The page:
Does NFC drain battery?

Nowadays, NFC is becoming an increasingly popular technology, so there are questions about this technology that peoples want to be answered. Today we will try to find out what NFC is and whether this technology forces your smartphone to discharge faster. So let’s not waste time and dive deeper into this.

Short answer

It depends on what device NFC is used. For example, the NFC used in the phone is unlikely to cause a faster battery drain (as the phone often has a relatively large battery capacity), but using the NFC on a smartwatch can cause a perceptible battery drain.

The article below will discuss NFC and why the battery discharges faster on a smartwatch.

What is NFC?

using nfc battery drain

NFC stands for Near-field Communication, and this technology was developed in 1983 by Charles Walton. This technology gained momentum in 2002 when Nokia, Philips and Sony banded together to form the NFC forum. Nowadays, NFC is mainly used for billing using various electronic devices, mostly telephones or smartwatches.

NFC is a technology designed to communicate between two devices over a short distance of 4 cm (11⁄2 in) or less.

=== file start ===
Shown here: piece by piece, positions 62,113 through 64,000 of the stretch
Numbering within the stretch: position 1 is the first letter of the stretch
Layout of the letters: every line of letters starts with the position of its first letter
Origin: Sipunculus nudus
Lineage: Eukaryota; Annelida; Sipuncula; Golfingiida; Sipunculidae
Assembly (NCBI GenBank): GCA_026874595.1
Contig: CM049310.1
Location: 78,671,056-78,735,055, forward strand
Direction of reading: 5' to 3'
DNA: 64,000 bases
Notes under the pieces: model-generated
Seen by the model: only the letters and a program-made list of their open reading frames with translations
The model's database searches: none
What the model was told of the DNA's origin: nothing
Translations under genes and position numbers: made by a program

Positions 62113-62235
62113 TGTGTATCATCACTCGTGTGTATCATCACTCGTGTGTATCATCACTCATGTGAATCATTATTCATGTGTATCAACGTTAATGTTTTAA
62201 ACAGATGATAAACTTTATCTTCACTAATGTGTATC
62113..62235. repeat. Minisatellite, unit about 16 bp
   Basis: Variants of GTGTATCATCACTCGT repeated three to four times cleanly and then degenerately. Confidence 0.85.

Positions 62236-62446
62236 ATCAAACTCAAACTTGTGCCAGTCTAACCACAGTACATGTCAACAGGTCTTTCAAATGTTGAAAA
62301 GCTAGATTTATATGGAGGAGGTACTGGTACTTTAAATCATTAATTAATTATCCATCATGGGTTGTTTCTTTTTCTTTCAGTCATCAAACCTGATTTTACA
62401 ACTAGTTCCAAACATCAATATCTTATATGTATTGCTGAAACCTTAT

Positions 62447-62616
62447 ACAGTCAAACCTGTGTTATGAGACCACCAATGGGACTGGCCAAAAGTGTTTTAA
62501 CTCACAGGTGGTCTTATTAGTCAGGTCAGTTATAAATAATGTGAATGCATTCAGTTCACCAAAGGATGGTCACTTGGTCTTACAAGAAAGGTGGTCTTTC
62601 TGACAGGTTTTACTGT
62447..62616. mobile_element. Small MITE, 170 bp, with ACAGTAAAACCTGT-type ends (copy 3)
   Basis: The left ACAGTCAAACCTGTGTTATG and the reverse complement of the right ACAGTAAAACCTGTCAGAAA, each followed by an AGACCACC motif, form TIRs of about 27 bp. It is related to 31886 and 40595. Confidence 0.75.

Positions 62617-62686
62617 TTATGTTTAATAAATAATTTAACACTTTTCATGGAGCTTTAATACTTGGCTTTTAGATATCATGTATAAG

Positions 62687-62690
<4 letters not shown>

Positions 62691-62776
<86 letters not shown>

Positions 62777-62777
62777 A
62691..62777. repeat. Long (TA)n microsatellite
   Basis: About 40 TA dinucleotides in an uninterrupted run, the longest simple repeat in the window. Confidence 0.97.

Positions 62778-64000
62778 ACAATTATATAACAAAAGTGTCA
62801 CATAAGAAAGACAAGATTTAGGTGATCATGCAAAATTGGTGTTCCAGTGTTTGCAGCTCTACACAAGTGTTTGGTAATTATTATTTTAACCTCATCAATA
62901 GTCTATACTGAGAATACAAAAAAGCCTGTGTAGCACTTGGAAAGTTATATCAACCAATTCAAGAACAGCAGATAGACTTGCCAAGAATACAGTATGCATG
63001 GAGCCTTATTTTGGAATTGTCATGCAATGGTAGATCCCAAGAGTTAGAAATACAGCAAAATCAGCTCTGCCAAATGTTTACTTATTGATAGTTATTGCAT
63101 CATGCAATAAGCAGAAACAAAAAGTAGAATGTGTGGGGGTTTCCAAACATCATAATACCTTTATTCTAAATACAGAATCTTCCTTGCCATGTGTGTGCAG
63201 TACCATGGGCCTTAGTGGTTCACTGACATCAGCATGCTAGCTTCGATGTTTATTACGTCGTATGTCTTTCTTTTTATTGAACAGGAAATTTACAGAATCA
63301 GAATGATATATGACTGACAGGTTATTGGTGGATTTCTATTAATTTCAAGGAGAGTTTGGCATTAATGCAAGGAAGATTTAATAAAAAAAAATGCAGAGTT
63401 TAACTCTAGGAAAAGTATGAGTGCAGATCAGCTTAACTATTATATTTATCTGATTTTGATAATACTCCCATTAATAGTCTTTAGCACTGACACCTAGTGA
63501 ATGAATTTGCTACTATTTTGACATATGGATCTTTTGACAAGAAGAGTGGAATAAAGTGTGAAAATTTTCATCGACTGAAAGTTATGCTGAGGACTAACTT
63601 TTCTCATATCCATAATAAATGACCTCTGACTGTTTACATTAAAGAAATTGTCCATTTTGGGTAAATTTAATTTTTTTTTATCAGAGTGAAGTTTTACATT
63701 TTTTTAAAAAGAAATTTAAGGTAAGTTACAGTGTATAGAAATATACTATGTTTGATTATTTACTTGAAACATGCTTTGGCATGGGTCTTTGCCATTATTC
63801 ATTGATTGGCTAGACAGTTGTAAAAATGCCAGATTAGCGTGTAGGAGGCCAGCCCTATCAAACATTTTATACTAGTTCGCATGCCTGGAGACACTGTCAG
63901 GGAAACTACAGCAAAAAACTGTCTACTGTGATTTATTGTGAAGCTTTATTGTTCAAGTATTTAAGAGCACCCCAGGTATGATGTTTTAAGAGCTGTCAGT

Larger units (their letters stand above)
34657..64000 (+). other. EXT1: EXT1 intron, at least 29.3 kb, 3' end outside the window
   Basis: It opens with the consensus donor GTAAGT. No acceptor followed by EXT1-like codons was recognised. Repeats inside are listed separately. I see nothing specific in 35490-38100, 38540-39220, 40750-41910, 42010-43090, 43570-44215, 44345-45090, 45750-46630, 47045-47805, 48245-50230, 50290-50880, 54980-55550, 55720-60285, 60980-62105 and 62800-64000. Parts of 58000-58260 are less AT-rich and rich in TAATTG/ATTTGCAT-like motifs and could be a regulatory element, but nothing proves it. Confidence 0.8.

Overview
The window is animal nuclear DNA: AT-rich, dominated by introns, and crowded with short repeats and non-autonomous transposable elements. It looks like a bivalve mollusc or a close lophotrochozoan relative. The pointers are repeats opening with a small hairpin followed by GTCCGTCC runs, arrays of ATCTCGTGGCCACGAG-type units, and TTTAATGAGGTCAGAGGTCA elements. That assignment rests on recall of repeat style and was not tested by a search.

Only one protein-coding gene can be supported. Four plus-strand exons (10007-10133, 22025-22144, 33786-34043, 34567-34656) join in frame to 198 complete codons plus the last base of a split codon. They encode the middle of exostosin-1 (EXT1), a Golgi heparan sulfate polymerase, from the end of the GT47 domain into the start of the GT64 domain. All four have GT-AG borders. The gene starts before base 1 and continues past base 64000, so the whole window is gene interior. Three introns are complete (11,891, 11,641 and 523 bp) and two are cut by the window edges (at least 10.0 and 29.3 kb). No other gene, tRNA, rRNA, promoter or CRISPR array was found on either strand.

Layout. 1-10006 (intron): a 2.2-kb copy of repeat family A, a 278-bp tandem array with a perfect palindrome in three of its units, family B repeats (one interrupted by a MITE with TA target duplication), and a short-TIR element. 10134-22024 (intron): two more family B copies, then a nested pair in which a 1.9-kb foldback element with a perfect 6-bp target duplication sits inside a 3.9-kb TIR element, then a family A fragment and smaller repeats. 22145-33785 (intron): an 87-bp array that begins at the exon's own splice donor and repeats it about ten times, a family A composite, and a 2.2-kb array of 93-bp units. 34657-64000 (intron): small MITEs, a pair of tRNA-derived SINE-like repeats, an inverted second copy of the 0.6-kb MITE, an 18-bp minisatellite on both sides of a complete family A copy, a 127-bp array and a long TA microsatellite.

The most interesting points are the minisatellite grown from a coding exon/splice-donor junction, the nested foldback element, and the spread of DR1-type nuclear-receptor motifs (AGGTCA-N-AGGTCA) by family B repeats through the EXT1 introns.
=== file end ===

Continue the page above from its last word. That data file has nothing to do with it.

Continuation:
Does having NFC on drain battery?

Yes, enabling NFC drains the battery, but it can go unnoticed because battery consumption can be so low.

NFC chips (5mA) consume three times less energy than Bluetooth Low Energy chips (15 mA) and even six times less than Bluetooth chips (30 mA)this is what the article says. And nowadays, Bluetooth is used in almost all devices constantly.

Such mA consumption in a phone with a battery of more than 2000 mAH is unnoticeable. For example, a 5 mA on a 2000 mAH battery can run for 400 hours. Still, the phone doesn’t hold as many hours because other battery-consuming applications and technologies are running in the background.

The isolated NFC chip in the watch (presuming the watch is with a 200 mAH battery) could run for up to 40 hours without any other applications or devices working in the background. Unfortunately, it doesn’t look that good anymore.

If you still want to maximize battery life, you can keep NFC turned off and only turn it on when needed.

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The battery consumption of the NFC chip in the phone is difficult to see, but the battery energy consumption of the NFC in the smart watch can be easily noticed.

I hope this article was useful. If you have any additional questions or comments, you can leave them in the comments section.


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